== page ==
Barry Wain wrote in the Far Eastern Economic Review: “President Gloria Macapagal Arroyo’s hurried trip to China in late 2004 produced a major surprise. Among the raft of agreements ceremoniously signed by the two countries was one providing for their national oil companies to conduct a joint seismic study in the contentious South China Sea, a prospect that caused consternation in parts of Southeast Asia…The Philippines also made breathtaking concessions in agreeing to the area for study, including parts of its own continental shelf not even claimed by China.”
According to Philippine Star columnist Jarius Bondoc, “There might be a hint of the real reason there. For, soon after RP capitulated, China offered to lend $2 billion a year till 2010 for government projects. China wasn’t doing it out of the goodness of its heart, though. It was bursting at the seams with $2 trillion in reserves, and was to collect 4-percent interest, hardly concessional in a period of much lower rates. China was only too willing to look like it was accommodating a new ally.”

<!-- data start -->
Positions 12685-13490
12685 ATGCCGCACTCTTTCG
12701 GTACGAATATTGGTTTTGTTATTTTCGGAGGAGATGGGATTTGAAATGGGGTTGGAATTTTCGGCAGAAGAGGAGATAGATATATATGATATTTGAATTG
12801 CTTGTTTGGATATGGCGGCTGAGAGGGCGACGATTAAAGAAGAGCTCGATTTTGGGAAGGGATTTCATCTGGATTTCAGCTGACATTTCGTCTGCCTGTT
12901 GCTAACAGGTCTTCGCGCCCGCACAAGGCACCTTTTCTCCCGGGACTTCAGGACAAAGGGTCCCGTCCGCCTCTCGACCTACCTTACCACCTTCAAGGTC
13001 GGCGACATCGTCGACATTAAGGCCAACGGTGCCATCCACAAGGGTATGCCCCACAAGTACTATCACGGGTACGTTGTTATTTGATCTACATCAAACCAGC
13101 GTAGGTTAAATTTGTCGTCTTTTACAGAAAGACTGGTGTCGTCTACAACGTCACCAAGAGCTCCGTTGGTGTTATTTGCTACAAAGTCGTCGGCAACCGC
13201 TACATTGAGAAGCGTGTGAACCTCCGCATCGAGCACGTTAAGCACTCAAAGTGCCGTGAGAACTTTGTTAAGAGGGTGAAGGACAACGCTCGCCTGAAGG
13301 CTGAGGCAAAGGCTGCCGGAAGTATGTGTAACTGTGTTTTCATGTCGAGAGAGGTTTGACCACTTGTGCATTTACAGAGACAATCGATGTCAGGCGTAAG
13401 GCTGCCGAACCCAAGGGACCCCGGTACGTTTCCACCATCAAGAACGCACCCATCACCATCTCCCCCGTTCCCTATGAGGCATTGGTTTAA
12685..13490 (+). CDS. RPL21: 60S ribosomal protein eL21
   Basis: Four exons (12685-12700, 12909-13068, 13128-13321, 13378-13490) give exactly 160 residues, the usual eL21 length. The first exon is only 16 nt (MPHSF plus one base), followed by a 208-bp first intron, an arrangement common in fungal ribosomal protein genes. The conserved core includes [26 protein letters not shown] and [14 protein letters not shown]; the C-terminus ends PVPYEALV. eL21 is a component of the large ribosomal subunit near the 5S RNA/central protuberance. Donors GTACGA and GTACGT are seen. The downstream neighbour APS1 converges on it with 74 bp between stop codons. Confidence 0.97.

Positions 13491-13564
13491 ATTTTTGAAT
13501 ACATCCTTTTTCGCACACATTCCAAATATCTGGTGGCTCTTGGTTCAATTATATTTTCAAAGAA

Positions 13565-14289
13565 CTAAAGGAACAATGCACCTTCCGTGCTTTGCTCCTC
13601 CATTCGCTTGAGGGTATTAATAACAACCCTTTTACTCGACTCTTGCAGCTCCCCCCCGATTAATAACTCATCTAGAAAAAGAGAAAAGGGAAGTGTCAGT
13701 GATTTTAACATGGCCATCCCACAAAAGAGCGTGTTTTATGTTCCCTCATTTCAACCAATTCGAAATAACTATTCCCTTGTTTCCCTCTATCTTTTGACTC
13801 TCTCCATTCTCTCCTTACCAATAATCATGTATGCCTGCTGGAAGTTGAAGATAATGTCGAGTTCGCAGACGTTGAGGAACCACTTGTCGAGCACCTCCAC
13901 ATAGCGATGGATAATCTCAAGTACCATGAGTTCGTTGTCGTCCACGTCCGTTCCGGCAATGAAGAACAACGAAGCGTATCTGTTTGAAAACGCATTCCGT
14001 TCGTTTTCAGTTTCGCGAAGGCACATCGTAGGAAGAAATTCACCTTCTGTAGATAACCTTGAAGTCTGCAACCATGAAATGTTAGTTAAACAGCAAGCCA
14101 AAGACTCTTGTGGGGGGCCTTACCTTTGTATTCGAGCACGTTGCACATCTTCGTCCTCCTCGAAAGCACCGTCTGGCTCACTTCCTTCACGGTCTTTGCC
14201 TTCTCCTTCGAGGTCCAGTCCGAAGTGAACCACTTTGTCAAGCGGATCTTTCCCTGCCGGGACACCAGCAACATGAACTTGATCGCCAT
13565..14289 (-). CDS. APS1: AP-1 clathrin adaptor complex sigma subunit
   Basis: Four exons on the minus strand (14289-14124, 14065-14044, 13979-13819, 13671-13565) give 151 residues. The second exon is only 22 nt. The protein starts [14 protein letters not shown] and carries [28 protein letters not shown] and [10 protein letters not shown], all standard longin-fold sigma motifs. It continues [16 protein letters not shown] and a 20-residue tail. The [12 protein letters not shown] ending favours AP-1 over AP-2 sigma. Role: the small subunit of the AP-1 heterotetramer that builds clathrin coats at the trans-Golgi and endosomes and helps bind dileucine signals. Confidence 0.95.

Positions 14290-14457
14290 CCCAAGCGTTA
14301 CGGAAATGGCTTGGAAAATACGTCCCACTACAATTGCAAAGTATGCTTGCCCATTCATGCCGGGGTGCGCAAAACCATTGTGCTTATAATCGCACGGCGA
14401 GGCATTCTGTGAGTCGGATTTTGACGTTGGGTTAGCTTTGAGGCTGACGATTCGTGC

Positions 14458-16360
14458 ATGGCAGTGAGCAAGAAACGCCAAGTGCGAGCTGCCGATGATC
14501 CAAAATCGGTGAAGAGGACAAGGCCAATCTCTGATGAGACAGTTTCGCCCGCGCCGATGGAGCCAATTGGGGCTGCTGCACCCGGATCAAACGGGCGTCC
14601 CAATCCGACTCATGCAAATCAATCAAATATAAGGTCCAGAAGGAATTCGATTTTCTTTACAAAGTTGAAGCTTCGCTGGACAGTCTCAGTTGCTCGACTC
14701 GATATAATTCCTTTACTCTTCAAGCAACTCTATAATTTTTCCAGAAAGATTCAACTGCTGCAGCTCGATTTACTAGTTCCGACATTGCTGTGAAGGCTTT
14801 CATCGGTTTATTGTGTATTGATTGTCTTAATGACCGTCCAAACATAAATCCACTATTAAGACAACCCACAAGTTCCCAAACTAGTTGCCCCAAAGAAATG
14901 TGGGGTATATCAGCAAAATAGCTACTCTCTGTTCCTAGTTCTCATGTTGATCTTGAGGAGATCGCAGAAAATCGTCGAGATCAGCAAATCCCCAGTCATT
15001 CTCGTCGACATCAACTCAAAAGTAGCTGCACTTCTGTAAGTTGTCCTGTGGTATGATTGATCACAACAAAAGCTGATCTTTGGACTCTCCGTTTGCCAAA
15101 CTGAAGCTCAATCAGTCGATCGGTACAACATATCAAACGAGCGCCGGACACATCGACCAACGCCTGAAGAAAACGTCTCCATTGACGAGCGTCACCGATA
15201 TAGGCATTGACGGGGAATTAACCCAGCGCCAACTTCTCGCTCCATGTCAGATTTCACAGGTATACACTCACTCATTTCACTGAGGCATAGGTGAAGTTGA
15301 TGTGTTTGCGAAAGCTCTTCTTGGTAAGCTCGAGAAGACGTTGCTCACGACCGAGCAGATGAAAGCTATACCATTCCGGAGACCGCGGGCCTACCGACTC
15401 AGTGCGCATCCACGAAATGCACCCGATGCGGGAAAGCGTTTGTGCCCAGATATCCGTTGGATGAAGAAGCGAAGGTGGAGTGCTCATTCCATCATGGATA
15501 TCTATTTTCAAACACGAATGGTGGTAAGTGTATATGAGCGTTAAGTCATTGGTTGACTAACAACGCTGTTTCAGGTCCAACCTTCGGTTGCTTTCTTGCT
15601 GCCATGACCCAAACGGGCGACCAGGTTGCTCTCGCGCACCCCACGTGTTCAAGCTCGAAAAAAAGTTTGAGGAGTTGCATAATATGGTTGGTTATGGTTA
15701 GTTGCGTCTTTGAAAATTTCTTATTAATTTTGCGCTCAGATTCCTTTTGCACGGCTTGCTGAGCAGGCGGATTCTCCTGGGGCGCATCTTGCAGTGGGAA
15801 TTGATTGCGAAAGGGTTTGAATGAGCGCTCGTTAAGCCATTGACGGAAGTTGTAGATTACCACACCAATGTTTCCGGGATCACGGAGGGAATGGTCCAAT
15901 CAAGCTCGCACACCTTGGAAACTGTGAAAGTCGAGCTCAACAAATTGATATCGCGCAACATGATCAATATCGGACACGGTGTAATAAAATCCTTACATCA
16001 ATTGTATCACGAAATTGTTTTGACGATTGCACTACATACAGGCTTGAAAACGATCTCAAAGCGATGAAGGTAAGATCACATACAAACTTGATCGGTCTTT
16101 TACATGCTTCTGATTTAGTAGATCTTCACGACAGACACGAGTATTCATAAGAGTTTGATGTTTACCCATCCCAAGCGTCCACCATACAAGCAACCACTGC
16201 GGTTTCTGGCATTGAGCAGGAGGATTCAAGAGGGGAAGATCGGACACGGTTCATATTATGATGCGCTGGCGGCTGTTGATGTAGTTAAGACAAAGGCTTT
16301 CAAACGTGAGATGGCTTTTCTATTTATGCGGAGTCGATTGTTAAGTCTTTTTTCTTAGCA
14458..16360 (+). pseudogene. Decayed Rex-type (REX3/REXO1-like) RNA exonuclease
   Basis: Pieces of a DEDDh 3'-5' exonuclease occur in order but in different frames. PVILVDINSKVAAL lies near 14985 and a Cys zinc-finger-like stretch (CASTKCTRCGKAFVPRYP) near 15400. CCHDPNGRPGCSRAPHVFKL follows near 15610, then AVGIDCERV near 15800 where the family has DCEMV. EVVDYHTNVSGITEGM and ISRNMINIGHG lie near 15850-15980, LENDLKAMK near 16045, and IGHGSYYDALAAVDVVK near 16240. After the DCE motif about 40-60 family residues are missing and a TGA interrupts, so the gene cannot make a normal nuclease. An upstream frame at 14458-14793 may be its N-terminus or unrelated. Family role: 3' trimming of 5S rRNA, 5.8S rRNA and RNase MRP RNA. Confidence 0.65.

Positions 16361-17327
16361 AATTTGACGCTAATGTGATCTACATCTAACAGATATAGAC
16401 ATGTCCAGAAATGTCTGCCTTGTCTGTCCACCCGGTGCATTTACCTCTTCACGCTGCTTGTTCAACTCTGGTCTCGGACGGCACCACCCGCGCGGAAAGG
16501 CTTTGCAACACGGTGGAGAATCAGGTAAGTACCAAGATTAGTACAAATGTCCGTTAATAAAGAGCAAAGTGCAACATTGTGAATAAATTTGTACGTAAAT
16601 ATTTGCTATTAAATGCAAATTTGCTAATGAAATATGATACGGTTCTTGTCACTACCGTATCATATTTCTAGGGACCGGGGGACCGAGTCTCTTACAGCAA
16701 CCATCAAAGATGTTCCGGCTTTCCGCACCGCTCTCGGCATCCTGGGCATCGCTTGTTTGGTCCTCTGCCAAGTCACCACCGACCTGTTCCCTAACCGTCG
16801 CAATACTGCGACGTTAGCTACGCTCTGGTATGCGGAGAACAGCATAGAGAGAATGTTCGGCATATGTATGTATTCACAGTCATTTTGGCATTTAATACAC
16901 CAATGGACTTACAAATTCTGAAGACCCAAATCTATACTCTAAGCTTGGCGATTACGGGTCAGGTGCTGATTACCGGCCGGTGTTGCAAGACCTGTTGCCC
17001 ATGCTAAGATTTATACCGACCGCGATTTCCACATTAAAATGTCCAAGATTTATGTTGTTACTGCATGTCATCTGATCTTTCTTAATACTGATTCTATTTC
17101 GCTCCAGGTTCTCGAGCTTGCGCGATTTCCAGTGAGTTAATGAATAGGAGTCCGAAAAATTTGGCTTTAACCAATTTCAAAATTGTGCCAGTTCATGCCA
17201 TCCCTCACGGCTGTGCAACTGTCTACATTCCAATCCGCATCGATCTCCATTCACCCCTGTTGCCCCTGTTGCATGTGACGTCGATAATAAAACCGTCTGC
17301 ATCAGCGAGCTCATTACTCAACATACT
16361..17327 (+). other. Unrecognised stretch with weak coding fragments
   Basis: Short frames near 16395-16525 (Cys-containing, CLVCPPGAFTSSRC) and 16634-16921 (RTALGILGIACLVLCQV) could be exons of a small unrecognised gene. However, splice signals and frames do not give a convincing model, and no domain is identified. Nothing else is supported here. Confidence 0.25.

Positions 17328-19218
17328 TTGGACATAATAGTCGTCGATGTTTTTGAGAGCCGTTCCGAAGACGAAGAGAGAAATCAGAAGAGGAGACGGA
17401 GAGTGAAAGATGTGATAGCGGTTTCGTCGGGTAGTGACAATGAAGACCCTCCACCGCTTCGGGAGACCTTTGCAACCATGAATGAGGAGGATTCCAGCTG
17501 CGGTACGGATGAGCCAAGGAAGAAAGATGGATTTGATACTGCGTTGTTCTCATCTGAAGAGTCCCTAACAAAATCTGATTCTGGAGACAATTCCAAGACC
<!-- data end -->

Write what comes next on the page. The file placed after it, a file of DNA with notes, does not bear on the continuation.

These generous Chinese loans may have helped the Philippines reach an unprecedented 7.3% growth in 2007, the highest in 30 years. But they laid the ground for the present crisis which may yet topple the Philippine government.
In 2007 alone, the Philippines signed 33 new projects for financing by the China Export-Import Bank. One of the projects was the NBN-ZTE deal which the Philippine government signed in April of 2007 where Zhong Xing Telecommunications Equipment (ZTE), the Chinese telecommunications giant, was awarded a contract worth US$ 329.5 million to set up the National Broadband Network (NBN) to improve government communications capabilities.